"I kept getting tripped up and kicked to pieces ...," said Brazil's superstar player, "and the referee did nothing to protect me or my teammates from these rough-house tactics."
Neymar, describing how he was battered at this World Cup and is now out after a Colombian opponent fractured his back?
No, this was Pele, recalling opponents' vicious fouls that hobbled him at the 1966 tournament, part of what prompted a (later rescinded) vow from the king of futebol never to play in the World Cup again.
In short, the warning signs that Neymar was going to be targeted, that rival players without his genius would use force to stop him because they don't have his skills, were decades old. They were there for all to see in Brazil — except, clearly, for referees and FIFA officials who are as guilty as Colombian defender Juan Camilo Zuniga for Neymar's ruined World Cup. They did too little to protect the 22-year-old from football's brutes, the cynical masters of the dark art of kicking rivals black, blue and out.
And now it's too late. Time will mend Neymar's fractured third vertebra. But it will never be able to give back the one chance he had to win the World Cup on home soil. He will have retired whenever football's showcase tournament next visits these shores. That wound can never be healed.
Zuniga's post-match explanation — "I didn't mean to hurt him" — was as worthless as Brazil's currency in the days of hyperinflation. Zuniga may not have intended to break a bone. But any time anyone takes a running jump at the small of someone's back with their knee raised like a battering ram, physical damage is likely, predictable and so also avoidable.
At best, Zuniga was reckless. We would call police and personal injury lawyers if someone charged us like this on the street, sending us to hospital. In football, Zuniga's lack of care toward another human being didn't even earn him a caution.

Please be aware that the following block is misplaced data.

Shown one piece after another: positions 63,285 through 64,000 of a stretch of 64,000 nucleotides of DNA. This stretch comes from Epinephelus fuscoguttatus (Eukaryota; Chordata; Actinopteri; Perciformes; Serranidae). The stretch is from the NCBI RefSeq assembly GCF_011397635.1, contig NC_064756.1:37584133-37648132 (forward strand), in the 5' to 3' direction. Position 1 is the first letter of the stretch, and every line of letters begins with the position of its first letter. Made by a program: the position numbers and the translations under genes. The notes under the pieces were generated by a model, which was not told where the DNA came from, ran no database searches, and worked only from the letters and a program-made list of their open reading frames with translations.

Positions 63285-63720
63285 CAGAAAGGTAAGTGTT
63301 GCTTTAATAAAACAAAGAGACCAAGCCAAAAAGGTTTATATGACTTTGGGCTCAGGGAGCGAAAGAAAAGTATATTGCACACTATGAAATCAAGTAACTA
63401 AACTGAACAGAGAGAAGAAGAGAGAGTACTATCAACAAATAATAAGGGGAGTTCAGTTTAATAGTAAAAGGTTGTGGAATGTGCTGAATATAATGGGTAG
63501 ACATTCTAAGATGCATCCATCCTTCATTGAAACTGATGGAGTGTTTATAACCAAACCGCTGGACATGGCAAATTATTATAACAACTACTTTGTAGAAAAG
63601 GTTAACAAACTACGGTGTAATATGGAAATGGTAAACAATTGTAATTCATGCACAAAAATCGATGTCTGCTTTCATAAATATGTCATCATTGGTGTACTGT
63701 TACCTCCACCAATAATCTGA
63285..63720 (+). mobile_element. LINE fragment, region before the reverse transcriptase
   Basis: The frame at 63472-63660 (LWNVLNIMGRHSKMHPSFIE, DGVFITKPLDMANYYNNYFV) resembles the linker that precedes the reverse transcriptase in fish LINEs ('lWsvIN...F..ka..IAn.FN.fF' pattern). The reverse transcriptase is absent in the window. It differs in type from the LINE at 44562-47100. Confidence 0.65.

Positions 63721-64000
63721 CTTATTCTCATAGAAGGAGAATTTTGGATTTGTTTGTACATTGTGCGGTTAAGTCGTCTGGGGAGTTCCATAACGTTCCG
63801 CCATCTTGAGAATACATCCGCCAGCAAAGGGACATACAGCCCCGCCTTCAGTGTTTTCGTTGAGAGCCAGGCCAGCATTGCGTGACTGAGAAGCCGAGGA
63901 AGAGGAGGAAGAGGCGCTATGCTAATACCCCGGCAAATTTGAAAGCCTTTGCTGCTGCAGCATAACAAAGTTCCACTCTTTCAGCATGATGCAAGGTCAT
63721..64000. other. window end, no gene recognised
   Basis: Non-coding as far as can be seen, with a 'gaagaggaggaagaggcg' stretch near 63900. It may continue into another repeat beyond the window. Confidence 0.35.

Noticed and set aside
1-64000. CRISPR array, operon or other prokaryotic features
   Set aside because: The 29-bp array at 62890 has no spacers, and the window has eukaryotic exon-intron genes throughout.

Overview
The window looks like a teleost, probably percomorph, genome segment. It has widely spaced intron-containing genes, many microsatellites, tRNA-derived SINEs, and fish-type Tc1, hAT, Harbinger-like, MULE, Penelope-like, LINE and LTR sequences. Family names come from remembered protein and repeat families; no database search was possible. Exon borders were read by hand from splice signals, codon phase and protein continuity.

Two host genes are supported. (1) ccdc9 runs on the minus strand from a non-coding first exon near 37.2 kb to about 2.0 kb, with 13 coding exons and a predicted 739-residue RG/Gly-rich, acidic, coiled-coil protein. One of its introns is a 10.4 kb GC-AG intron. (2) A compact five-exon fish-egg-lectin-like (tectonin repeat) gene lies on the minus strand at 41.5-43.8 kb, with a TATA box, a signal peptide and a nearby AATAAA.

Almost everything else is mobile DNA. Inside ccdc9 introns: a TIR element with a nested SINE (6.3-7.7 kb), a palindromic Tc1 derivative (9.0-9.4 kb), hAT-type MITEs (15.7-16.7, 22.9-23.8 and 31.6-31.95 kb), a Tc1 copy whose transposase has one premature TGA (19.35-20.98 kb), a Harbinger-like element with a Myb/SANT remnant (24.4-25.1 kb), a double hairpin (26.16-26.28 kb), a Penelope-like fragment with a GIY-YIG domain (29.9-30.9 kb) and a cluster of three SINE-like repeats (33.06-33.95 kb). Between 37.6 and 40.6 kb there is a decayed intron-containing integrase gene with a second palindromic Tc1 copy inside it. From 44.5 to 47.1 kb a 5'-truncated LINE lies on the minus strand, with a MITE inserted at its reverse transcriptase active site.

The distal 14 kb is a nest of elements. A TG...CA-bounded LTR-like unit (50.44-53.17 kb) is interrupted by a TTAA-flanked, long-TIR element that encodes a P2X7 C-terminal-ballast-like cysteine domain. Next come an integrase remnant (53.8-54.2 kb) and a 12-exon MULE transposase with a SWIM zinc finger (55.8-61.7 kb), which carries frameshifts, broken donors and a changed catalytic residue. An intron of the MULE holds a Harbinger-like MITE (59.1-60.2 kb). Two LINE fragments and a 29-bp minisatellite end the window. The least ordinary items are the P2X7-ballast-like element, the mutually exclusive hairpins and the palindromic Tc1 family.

FIFA and the Brazilian government needed so badly for the football to be brilliant at this World Cup. And it has been, partly because FIFA referees are being lenient with fouls, not handing out as many cautions and red cards as they should and letting play run on. That is what Spanish referee Carlos Velasco Carballo did when Zuniga ended Neymar's World Cup, leaving him face down in agony on the pitch.
But what Carballo didn't do is as much of a concern. He blew for 54 fouls but handed out just four yellow cards, two to Brazilians and two to Colombians. In short, he saw ugly play all around him but didn't do enough to stop it.
That is being repeated across this World Cup. There was no caution for Belgium players who hacked in succession at Lionel Messi's legs as he made a first-half run for goal in Saturday's quarterfinal. The slow-motion was hypnotic, revolting, showing boots aiming not for the ball but for the calves, shins and ankles of the four-time world player of the year.
The hatchet-men are so good, trained even, at hiding their destructive intent. They leave seemingly innocent legs trailing like trip-wire. When they could land on grass, they instead come down on opponents' ankles and feet, fragile bones vulnerable in today's ultra-light shoes.
They tag-team, taking turns to foul particularly gifted players to lessen the risks of a referee's card for repeat offending. They pretend to look elsewhere when they thunder into a collision. When he flattened Neymar, Zuniga was looking up at a ball he was never going to get, because it was falling for the Brazilian in his path.
And don't fall for the myth that Brazil players are above such cynicism. They targeted Neymar's opposite number for Colombia, James Rodriguez. Watching two 22-year-olds being bullied was not pleasant.
FIFA statistics counted 35 tackles on Neymar at this World Cup. Just one player so far got more, Chile's Alexis Sanchez, with 36. FIFA's tallies also show Neymar was one of the most fouled players. That is to be expected given that he runs at opponents and, as an attacker, is at the heart of the fray.
But unexpected and alarming is why referees are being more lenient than they have been for decades. According to FIFA, they have shown an average of fewer than three yellow cards per game, a rate lower than at any World Cup since Mexico in 1986.
"The bar for yellow cards has been set much too high," retired Swiss referee Urs Meier, who officiated at the 1998 and 2002 World Cups, wrote Saturday for the website of German weekly Focus.
"An awful lot is being tolerated," he added. "No one should be surprised that people are injured."
But with FIFA's referees curbing their interventions, games have been end-to-end and goals have rained in. FIFA President Sepp Blatter and Brazilian President Dilma Rousseff, both eyeing re-election, are delivering World Cup bread and circus. The pulsating football has, for now, largely pushed aside bothersome questions about spending billions on stadiums and suspected corruption.
Even without Neymar, the show must go on.© Copyright 2014 The Associated Press. All rights reserved. This material may not be published, broadcast, rewritten or redistributed.